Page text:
Indium tin oxide

Agent Name
Indium tin oxide
CAS Number
Major Category
ITO; Tin indium oxide; [ChemIDplus]
Metals, Inorganic Compounds
Gray-yellow powder; [HSDB]
"ITP can be sintered or unsintered, but typically the occupational exposure is to the sintered form. Sintering uses heat and pressure to combine indium oxide and tin oxide powders to form compressed disks called sputtering targets. . . . The main use of ITO is in producing transparent conductive films on glass or plastic panels used in electronic devices and other products, including touch panels, plasma displays, flat panel displays, solar panels, cathode-ray tubes , energy efficient windows, gas sensors, and photovoltaics." [IARC Monographs 118] "Exposures may occur in the production of the base material, processing and working of 'tiles' used as a base source of the compound, and machining or recycling of the finished products." [ACGIH] See "Effects of a powered air-purifying respirator intervention on indium exposure reduction and indium related biomarkers among ITO sputter target manufacturing workers." [PMID 26771526]
"In the case reports of ITO-exposed workers with interstitial lung disease, also called indium lung disease, increased accumulation of inflammatory cells including alveolar macrophages, lymphocytes, and plasma cells in the airways/lung was described. . . . In two workers (a non-smoker aged 49 years and a smoker aged 39 years) exposed to airborne ITO dust at an ITO-producing facility in the USA, pulmonary alveolar proteinosis and indium in lung tissue specimens were seen. A case of pulmonary alveolar proteinosis was also reported in a Chinese male aged 29 years working with an ITO spraying process; his indium serum concentration was 151.8 µg/L. . . . In exposed humans, ITO induced interstitial lung disease associated with alveolar proteinosis and fibrosis. Similar effects were seen in exposed rats, mice, and hamsters. . . . Indium tin oxide is possible carcinogenic to humans." [IARC Monograph 118] "The risk of indium lung disease in the industries responsible for manufacturing ITO targets and reclaiming indium from spent targets is now well-established." [PMID 27747908] "Omae et al. (2011) reviewed 10 cases of occupational lung disease that correlated with workplace exposure to ITO: 7 cases in Japan, 2 cases in the United States and 1 case in China. In all the cases, workers were exposed to ITO from polishing, grinding, sanding, and or spray/sputter coating ITO metal. In all these cases, airborne ITO or In levels were not known or measured but are presumably elevated based on the nature of the employee's occupational task of grinding, sanding, etc. In all cases, either ground glass opacity in HRCT, obstructive or restrictive changes in pulmonary function tests were reported." ITO is a mild skin sensitizer. [ACGIH]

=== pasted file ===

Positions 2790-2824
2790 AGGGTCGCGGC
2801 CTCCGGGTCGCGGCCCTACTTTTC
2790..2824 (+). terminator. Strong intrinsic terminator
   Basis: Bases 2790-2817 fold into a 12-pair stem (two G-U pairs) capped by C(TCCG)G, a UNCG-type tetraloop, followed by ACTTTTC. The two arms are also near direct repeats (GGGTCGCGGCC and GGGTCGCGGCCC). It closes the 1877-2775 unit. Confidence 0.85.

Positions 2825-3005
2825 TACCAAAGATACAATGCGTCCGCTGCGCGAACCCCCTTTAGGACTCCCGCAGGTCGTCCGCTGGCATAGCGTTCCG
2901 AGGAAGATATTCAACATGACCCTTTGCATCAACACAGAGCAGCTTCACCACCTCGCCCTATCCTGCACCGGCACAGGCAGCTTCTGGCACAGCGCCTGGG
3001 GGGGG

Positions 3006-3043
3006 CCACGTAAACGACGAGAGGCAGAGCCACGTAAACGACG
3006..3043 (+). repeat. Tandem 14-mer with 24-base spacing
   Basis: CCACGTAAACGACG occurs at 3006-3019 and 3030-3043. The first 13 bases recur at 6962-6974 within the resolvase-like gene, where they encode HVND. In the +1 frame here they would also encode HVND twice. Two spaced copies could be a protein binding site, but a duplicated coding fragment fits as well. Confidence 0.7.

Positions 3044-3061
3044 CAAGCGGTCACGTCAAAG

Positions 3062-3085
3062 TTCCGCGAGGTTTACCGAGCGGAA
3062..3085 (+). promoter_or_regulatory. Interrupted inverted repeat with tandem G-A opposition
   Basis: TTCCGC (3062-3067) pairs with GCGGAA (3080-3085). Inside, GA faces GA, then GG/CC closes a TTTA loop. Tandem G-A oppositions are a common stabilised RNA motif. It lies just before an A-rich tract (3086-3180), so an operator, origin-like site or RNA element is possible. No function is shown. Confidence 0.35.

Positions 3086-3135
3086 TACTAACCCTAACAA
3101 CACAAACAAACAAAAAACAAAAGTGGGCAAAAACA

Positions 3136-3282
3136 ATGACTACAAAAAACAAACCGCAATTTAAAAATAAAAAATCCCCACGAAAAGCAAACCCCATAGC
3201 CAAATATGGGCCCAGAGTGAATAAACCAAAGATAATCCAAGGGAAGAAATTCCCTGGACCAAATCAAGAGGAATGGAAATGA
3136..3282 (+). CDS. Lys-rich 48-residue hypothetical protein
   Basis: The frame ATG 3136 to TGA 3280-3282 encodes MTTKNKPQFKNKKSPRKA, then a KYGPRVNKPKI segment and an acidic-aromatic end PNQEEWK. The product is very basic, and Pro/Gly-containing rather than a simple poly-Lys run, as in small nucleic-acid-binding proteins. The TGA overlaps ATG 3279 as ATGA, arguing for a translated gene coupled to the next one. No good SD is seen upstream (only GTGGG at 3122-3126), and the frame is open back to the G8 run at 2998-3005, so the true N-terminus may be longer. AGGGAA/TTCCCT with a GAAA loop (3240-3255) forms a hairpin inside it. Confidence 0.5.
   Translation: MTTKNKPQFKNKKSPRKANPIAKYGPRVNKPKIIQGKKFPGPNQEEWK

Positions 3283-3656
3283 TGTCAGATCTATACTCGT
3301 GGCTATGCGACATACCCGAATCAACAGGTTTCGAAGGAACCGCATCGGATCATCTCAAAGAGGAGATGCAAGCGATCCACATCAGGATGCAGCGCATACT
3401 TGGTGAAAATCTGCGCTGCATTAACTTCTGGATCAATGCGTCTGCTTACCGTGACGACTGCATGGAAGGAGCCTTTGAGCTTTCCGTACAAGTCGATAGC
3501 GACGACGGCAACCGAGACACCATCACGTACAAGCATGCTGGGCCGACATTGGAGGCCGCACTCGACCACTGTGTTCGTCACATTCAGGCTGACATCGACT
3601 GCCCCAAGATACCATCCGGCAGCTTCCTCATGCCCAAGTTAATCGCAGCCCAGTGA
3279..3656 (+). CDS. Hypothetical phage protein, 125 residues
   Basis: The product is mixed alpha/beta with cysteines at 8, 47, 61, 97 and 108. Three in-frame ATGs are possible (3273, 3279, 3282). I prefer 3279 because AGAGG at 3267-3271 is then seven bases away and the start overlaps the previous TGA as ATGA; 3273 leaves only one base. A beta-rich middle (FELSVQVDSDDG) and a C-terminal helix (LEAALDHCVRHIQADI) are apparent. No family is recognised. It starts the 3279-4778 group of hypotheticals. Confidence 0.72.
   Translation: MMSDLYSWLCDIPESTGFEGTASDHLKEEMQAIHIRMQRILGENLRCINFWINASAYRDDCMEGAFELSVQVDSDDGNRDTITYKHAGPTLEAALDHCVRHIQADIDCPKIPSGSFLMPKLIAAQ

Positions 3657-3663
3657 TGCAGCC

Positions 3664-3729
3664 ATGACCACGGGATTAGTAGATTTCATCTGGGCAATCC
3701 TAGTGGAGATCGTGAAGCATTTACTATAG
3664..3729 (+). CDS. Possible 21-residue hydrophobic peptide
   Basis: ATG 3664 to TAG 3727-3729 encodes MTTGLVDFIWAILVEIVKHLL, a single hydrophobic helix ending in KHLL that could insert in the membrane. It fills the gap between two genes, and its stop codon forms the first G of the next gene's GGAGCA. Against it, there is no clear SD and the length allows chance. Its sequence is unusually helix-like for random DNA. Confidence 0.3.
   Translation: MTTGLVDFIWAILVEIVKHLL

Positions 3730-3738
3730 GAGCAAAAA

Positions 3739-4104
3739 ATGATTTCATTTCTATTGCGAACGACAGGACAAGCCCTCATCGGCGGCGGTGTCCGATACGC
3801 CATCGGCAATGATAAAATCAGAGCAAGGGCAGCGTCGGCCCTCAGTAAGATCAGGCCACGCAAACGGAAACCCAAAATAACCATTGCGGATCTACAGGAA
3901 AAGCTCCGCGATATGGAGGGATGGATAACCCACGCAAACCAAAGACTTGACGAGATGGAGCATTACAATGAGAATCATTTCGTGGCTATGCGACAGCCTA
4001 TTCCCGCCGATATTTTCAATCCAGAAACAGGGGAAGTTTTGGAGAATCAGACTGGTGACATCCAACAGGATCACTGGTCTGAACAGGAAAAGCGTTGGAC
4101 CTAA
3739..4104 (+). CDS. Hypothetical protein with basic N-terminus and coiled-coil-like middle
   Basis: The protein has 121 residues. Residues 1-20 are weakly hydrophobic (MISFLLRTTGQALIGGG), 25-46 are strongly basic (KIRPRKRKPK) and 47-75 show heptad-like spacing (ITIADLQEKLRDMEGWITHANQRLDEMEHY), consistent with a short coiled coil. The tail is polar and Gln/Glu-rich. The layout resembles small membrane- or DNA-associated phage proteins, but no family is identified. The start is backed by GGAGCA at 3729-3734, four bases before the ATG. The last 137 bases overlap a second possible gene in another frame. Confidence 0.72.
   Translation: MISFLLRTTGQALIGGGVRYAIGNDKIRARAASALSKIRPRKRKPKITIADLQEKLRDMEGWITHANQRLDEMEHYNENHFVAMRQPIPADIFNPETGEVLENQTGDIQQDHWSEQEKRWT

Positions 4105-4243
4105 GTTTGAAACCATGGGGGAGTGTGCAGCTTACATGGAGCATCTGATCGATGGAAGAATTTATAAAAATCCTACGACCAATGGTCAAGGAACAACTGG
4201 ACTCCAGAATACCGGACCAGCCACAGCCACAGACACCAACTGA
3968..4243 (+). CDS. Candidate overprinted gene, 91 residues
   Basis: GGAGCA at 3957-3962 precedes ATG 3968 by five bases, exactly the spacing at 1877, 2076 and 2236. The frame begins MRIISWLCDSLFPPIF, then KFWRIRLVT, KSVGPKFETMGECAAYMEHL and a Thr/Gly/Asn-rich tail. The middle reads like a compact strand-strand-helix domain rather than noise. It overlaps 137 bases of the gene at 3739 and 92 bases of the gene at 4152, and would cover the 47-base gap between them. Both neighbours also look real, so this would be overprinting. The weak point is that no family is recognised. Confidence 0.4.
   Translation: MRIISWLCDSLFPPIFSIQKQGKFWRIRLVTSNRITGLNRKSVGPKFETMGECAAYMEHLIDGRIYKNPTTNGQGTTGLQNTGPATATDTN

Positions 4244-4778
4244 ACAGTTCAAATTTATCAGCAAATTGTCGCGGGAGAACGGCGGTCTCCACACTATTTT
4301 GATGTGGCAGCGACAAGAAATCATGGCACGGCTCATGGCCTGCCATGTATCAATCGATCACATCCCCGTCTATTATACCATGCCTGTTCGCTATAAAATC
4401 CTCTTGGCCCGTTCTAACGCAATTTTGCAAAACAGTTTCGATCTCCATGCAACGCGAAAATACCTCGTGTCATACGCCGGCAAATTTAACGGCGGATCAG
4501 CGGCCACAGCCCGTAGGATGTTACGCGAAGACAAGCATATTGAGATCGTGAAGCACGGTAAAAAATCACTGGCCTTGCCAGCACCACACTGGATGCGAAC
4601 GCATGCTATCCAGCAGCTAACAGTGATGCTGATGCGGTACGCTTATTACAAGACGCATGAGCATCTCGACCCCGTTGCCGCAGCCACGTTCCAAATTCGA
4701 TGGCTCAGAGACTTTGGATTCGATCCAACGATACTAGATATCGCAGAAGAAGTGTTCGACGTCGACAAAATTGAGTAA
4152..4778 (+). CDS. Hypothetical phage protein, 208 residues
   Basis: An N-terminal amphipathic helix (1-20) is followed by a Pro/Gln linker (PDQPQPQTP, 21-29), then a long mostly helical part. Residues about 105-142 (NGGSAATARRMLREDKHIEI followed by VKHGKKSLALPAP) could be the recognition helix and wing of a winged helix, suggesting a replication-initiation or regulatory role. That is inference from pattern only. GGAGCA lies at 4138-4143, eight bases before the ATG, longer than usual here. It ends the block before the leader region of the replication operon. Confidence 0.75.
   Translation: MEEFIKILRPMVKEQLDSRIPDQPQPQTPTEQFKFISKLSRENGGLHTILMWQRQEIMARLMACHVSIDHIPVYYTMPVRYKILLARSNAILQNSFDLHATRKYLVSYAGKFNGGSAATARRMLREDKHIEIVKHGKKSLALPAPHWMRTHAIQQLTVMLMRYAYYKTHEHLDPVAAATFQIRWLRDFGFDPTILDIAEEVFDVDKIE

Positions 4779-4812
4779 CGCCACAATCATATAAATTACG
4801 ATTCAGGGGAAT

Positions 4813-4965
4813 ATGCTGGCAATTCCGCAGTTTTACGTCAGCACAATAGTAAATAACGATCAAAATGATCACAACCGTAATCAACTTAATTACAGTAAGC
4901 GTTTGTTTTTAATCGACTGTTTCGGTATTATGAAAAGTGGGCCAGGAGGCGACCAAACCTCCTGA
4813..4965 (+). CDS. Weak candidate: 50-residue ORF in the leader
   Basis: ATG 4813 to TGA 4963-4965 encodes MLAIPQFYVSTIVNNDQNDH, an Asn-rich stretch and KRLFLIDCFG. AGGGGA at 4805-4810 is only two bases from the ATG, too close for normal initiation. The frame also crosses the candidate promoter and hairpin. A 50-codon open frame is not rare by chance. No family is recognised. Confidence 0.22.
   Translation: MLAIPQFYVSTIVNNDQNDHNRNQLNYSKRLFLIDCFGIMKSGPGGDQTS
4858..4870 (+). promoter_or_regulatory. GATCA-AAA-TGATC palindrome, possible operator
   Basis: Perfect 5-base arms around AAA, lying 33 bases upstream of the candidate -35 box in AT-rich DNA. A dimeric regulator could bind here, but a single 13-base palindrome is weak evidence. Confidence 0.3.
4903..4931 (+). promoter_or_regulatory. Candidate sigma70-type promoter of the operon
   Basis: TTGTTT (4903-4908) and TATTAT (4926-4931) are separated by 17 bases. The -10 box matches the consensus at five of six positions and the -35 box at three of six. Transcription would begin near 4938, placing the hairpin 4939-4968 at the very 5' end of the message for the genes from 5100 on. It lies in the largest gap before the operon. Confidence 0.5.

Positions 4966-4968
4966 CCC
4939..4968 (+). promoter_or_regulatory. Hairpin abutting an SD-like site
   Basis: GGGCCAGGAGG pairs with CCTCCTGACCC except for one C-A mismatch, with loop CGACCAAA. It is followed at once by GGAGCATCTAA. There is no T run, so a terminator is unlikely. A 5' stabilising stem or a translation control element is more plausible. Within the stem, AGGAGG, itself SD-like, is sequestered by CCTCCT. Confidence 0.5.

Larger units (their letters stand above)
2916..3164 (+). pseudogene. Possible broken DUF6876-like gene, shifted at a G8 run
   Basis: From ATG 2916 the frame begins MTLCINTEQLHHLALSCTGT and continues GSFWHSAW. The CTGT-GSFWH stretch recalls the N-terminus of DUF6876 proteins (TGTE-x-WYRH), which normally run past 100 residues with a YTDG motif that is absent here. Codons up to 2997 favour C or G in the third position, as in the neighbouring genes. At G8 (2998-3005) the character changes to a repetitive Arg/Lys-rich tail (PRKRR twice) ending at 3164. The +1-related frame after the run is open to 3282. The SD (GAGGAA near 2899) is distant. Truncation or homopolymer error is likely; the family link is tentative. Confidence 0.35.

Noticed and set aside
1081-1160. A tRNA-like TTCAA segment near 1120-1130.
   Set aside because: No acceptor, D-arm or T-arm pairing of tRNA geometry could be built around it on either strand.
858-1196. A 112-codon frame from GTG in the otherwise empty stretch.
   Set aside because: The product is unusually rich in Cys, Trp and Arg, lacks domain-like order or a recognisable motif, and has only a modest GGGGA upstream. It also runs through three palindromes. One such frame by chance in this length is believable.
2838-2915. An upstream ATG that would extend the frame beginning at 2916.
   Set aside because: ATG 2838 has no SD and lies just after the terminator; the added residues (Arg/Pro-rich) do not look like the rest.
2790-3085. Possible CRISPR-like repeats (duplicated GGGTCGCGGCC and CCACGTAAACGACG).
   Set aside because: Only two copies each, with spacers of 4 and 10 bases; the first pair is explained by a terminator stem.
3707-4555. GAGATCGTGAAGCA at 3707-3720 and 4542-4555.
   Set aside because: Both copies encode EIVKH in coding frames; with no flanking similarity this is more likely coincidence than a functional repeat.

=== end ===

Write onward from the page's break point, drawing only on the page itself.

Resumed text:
Biomedical References

Exposure Assessment

0.0001 mg/m3, as In, respirable particulate matter

Adverse Effects

Skin Sensitizer
IARC Carcinogen
Possible (2b)
ACGIH Carcinogen
Confirmed Animal

Diseases, Processes, and Activities Linked to This Agent


Occupational diseases associated with exposure to this agent: